Benediction: Blessing at End of a Religious Service
According to the dictionary, a benediction is a short invocation for divine help, blessing, and guidance, usually at the end of worship service.
The Latin prefix "bene" means "good" or "well" as in benefit, beneficial, benefactor and benevolence. That's why some churches have a "benevolence fund."
The word "diction" means the pronouncement of words.
Therefore, a benediction is a blessing pronounced on the congregation at the end of a service. There are many benedictions in the Bible a church leader can use, or they can create one of their own that builds off of the existing ones.
Reasons To Stay in Church For Benediction
The benediction is a short prayer said at the end of a church service. The purpose of a benediction is to for the pastor or church leader to pronounce a blessing of God on the congregation and to ask for guidance in the days to come. A benediction is an official dismissal.
The benediction is just as much a part of the worship service as the sermon and hymns and other things. Therefore, unless it is an emergency, everyone should remain until the blessing has been pronounced.
If a person does not stay for the benediction, he will not get the final blessing of the service. If someone leaves before the benediction, the word will not be sealed in his heart and several adverse things could happen, according to "The Parable of the Sower" in Matthew 13:19-23 about the seeds that have been sown.
The words of God that had just been preached are seeds. When anyone hears the message and doesn't stay until it is sealed, several things might happen.
- The evil one comes and snatches away what was sown in their heart as it is sown along the path.
- Other seeds fall on rocky ground, and the plants are scorched and withered because they have no root. They last only a short time.
- The seeds might fall among the thorns that choke the word, making it unfruitful.
Aaron's Six-Part Benediction
Moses' brother, Aaron, gave the Israelites a benediction that's found in the Book of Numbers. It is one of the great blessings in the Old Testament. A lot of pastors use this benediction at the end of their worship service.
Aaron's benediction consists of six blessings.
- May the Lord bless you
- And keep you.
- May the Lord smile upon you
- And be gracious unto you.
- May the Lord show His favor to you
- And give you peace.
Paul's Three-Part Benediction
The benediction found in 2 Corinthians 13:14 is one of the most widely known benedictions in the Bible. Paul's benediction comes at the end of his second letter to the Corinthians.
Paul invoked the blessings of all three members of the Trinity.
- The grace of the Lord Jesus Christ
- The love of God the Father
- The fellowship of the Holy Spirit
One would think the love of God the Father should come first, but Paul chose to say that the “grace of the Lord Jesus Christ” first. The only way one can come to the love of the Father is through the Lord Jesus Christ, according to John 14:6.
The third part is the blessing of the fellowship of the Holy Spirit that unites all believers into one body, known as the church.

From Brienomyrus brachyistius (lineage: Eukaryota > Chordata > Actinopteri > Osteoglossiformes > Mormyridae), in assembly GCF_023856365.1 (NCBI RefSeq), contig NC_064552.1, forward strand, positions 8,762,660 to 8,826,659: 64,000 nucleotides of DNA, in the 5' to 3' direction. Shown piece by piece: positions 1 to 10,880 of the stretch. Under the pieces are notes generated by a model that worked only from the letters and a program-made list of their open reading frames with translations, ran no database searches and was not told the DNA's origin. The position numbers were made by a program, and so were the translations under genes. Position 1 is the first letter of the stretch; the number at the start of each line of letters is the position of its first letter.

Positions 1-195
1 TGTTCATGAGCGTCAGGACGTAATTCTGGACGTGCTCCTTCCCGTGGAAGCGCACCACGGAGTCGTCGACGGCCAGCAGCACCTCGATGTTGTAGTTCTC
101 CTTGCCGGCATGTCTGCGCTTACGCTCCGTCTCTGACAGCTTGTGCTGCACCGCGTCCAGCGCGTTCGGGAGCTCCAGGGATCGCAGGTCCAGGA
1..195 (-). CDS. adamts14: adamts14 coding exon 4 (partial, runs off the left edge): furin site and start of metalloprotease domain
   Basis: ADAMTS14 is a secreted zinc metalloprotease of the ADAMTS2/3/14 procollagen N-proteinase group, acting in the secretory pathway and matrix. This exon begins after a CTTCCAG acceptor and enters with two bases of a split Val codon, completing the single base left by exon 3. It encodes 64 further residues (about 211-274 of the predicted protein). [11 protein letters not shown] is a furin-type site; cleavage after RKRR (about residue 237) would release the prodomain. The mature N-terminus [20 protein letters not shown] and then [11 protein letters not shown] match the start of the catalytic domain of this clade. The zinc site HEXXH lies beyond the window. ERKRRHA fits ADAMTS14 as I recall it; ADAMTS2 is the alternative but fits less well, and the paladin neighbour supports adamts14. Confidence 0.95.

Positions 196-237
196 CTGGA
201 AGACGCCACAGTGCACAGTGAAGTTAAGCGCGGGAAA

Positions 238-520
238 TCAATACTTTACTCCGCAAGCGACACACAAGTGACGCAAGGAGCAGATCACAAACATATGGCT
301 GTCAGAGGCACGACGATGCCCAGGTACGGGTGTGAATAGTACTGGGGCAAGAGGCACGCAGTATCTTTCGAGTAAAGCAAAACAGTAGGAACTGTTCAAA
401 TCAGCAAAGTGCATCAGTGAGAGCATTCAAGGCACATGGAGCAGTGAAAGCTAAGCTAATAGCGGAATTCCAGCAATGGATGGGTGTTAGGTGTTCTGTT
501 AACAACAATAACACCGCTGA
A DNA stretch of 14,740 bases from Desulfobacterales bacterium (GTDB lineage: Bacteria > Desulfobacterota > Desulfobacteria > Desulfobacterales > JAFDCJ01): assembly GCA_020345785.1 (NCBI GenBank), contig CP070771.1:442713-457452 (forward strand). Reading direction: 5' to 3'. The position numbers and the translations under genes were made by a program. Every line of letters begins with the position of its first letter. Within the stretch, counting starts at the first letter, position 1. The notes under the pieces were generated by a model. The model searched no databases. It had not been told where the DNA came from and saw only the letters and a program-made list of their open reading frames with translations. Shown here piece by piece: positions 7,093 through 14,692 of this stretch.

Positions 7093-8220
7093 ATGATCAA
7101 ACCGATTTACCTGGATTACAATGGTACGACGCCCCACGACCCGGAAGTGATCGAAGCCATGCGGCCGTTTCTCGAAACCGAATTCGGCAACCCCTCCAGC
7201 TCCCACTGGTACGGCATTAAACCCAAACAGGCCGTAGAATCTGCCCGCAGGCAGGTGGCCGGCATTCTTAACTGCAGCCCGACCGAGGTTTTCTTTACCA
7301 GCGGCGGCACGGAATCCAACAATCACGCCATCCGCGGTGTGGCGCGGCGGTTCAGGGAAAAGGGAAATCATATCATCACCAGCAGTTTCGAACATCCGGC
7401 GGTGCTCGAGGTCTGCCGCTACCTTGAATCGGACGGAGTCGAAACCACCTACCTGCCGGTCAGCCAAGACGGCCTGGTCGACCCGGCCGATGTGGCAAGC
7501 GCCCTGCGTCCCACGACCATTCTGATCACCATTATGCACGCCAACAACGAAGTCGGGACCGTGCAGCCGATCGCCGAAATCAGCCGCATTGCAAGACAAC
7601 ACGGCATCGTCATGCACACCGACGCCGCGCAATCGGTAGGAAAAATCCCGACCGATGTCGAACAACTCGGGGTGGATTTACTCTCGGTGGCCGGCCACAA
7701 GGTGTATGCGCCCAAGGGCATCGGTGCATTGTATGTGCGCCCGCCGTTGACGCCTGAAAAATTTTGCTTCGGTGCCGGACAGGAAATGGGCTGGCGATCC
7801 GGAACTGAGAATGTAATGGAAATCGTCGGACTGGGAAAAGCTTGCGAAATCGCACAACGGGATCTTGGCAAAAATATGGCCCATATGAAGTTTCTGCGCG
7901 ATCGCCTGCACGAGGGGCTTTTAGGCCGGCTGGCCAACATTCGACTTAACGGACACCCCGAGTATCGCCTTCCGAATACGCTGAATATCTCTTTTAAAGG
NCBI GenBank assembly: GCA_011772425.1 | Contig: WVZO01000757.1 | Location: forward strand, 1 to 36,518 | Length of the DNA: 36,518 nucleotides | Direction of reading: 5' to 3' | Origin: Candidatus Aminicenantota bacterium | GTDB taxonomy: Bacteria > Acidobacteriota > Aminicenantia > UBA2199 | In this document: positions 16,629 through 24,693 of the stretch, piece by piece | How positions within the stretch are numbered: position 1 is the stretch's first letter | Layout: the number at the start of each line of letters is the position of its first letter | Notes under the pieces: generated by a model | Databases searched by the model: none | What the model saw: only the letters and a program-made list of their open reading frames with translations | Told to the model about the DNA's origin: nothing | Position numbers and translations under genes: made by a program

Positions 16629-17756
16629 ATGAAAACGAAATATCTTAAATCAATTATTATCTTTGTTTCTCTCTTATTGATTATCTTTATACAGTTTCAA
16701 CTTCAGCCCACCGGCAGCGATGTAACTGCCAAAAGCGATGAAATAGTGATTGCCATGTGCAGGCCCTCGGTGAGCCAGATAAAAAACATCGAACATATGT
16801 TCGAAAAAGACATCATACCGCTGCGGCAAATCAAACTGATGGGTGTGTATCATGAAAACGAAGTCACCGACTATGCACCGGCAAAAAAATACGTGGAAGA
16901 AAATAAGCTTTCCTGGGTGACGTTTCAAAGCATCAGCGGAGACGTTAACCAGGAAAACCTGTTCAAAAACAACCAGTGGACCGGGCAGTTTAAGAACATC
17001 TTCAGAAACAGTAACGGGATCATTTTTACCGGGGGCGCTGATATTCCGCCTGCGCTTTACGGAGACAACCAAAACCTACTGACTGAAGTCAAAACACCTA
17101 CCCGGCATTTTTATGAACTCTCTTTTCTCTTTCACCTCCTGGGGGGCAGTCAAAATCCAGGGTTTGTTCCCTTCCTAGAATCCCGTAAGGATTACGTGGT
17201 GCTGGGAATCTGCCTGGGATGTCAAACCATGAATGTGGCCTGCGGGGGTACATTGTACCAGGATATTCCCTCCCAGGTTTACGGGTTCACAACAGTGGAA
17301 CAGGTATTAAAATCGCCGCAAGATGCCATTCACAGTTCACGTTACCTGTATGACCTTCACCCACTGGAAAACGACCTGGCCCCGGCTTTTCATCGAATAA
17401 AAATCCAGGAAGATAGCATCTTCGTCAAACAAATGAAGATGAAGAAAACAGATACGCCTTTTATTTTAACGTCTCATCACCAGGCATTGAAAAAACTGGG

According to the three-part benediction, anyone who has the fellowship of the Holy Spirit also has the grace of Christ first and the love of God second.
The first part of Dr. Robert H. Schuller's famous benediction is based on Aaron's benediction found in Numbers 6:24-26. Then he continues in his own way by adding all dimensions of how peace can be in a person's life, such as going out and coming in, lying down and raising up, in labor and in leisure, in laughter and in tears.
At the end of the benediction, Dr. Schuller gives the finality of peace when he says, "Until you come to stand before Jesus in that day in which there is no sunset and no dawning. Amen."
And now may the Lord bless you and keep you. May the Lord make His face to shine upon you and be gracious unto you. And may God give you His peace in your going out and in your coming in, in your lying down and in your rising up, in your labor and in your leisure, in your laughter and in your tears . . . Until you come to stand before Jesus in that day in which there is no sunset and no dawning. Amen.— Dr. Robert H. Schuller's Benediction
Unless it is an emergency, NEVER leave a religious service until after the benediction.
Why People Waited For Zechariah's Benediction
While in the temple, the angel Gabriel told the priest Zechariah that he and his wife Elizabeth would have a son in their old age, but he could not believe it. Therefore, God took his voice away until after John the Baptist was born.
In Luke 1:21, the people waited for Zechariah and wondered why he stayed so long in the temple. They were waiting for the benediction which included a blessing for them. Zechariah could not speak. However, he made signs to them.
Some pastors like to start off with a biblical benediction and add their own words based on a key point from the sermon he has just preached. This is the last opportunity for the congregation to be reminded of the sermon as he leaves the church.
Hands are usually raised by the leader and members of the congregation as an indication of receiving the blessing.